Big Berry Camp: A Door to Slovenia's Best Hidden Treasure
Reaching a camp far from big cities, in the small hours of the night after a day-long bus trip, arriving to a house already full of people, only to wake up in three hours to go through a list of activities – doesn’t sound particularly encouraging, does it? It’s not your way to spend a summer holiday. Maybe when you were younger, a camp looked more appealing.
Then you do wake up – as the sun peeks through the windows and touches your lids; have a warm shower; go out on the porch of a Scandinavian-design house that overlooks a green field and an abounding river; sit in a summer chair next to your jacuzzi and as you are enjoying the morning light’s play with the leaves of grass, notice that a breakfast hamper has appeared between your hands out of thin air, full of bread, milk, honey, juice, sweets and berries. All freshly made and coming from the local farmlands.
Then someone comes and asks you: “Where do you want to go?”
Welcome to Slovenia. Not that Slovenia one can see on a postcard, even though national landmarks like the Eastern Julian Alps, Postojna cave, Lake Bled, picturesque Ljubljana and Maribor are all only an hour or two away.
“Welcome” should be taken literally here: the sign greeting newcomers to the country is also a few minutes’ walk, with Croatia right across the river. However, in four days by or along the Kolpa, one feels as if they were right in the heart of the world.
The reason could be summed up in three words.
People, beauty and
Let’s start with the last one, as it was precisely what brings Novinite to the Slovenian region of Bela Krajina, invited to visit a lifestyle camp called Big Berry earlier this summer.
A relatively new word, glamping, coined out of “glamorous” and “camping”, takes the best of two worlds. One might be in the middle of nowhere from the point of view of standard urban life, but no element of civilization is particularly missed as most of them are still available: from hot water and a comfortable bed to a kitchen that looks as if it were taken out of the catalogue of a Scandinavian furniture giant; the aforementioned porch with a jacuzzi; options not only to cook something yourself, but also order it – or go to a wonderful eatery not far away. A visitor who feels spoiled by civilization will not feel anyhow deprived of its everyday perks, glamping advocates have been arguing.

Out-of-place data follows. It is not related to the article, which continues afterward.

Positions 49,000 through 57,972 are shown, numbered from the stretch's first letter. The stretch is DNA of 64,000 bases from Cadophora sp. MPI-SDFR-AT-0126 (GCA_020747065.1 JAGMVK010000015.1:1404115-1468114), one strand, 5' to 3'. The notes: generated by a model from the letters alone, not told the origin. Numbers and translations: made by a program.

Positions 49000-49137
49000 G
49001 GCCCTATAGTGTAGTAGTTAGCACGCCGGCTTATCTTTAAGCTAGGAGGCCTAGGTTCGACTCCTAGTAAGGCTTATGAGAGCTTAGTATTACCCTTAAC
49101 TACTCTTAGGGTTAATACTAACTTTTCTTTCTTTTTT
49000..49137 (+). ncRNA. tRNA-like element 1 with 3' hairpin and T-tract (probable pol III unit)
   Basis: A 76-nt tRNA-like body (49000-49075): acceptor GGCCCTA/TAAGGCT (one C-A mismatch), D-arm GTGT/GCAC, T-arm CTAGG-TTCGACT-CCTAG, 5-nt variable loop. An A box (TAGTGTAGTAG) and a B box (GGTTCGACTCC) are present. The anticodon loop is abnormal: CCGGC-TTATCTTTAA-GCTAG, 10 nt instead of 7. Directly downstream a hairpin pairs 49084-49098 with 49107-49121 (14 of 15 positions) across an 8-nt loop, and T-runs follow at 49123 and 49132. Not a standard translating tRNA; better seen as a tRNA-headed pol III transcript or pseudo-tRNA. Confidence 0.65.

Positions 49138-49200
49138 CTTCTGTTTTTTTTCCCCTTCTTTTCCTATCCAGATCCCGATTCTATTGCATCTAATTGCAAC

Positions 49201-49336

At least this is how Big Berry camp works.
Born out of a new mobile home concept and having opened doors in April, the place is already abuzz with activity, but also visitors - bloggers and journalists – at the time of my arrival. The camp lies on the left bank of Kolpa, Bela Krajina's biggest river (which is joined by Lahinja and other tributaries as it makes its way through the region). Meters away from it is Primostek – the window of some rooms gives onto this tiny village, and the distant sight of cows going down a hill slope to reach their grazeland is a usual one in the mornigns.
As breakfast arrives, so do our leisure options. Looking around, one could just spend an entire day by the river (or in it, as Kolpa is warm enough to swim in the summer, even though bathing here could in theory result in crossing borders), by the house in case of bad weather, or at the Barbecue House, a special place within the camp, during a Sunday grill party.
Another option is to begin exploring Bela Krajina – a region ill-known even to some Slovenians, but with a rich history. Lying within the realms of what was once called the Holy Roman Empire, over the centuries it was ruled by Bohemia and later by the Habsburgs, entering the Kingdom of Serbs, Croats and Slovenes (subsequently Yugoslavia) after WWI and, in 1991 the independent Slovenian state. In the 16th century, the Ottoman invasion into the Western Balkans prompted people from Serbia and Croatia, but also a group of Dalmatian soldiers called Uskoks, to flee north, reaching Bela Krajina.
Ton?ka Jankovi?, who works for Krajinski Park Kolpa, welcomes us to ?ok?ev dvor, a typical Bela krajina farm whose inhabitants descended from the Uskoks. Old furniture, farm clothes and costumes, and the yard revealing the old way to make a living and do crafts in a region that, like many rural areas across Europe and elsewhere, was poverty-stricken in the past. After the tour, she invites us over for coffee and tell us stories of the region.
We first go to Metlika, the biggest city which has just over 8000 people. Everything is neat and tidy in Bela Krajina; after going through the local museum in a 15th century castle and a firefighters' museum (throughout the region, the locals are in love with firefighters, the first volunteering unit in Slovenia having been set up in Metlika in 1869), we get misled by the quiet streets that calm is the only and eternal leitmotif of this place. A different story could be told about the years of the Reformation, when it was a market for religious literature for Catholics, Orthodox Christians and Lutherans alike. Nowadays, local celebrations are marked with respect for tradition, but new ones are also created, such as an evening festival in and around the castle in the summer with events held through the summer – or unusual contests such as the Metlika Night Run.
We don't see tourists around, but locals are always polite enough and ready to explain, in fluent English, when we ask for directions. A lady working at a local gallery catches our eyes and ears giving us details, with many photos, about traditional garments in Bela Krajina and ancient rites dating back to pre-Christian times.
It takes us just a few hours to go around Metlika and we can't help wondering if this is all to see in Bela Krajina except for the charm of an area of towns and villages scattered in between low hills, meandering rivers and even more meandering roads, large forests and thousands of decares of arable land? In the next few days, however, we realize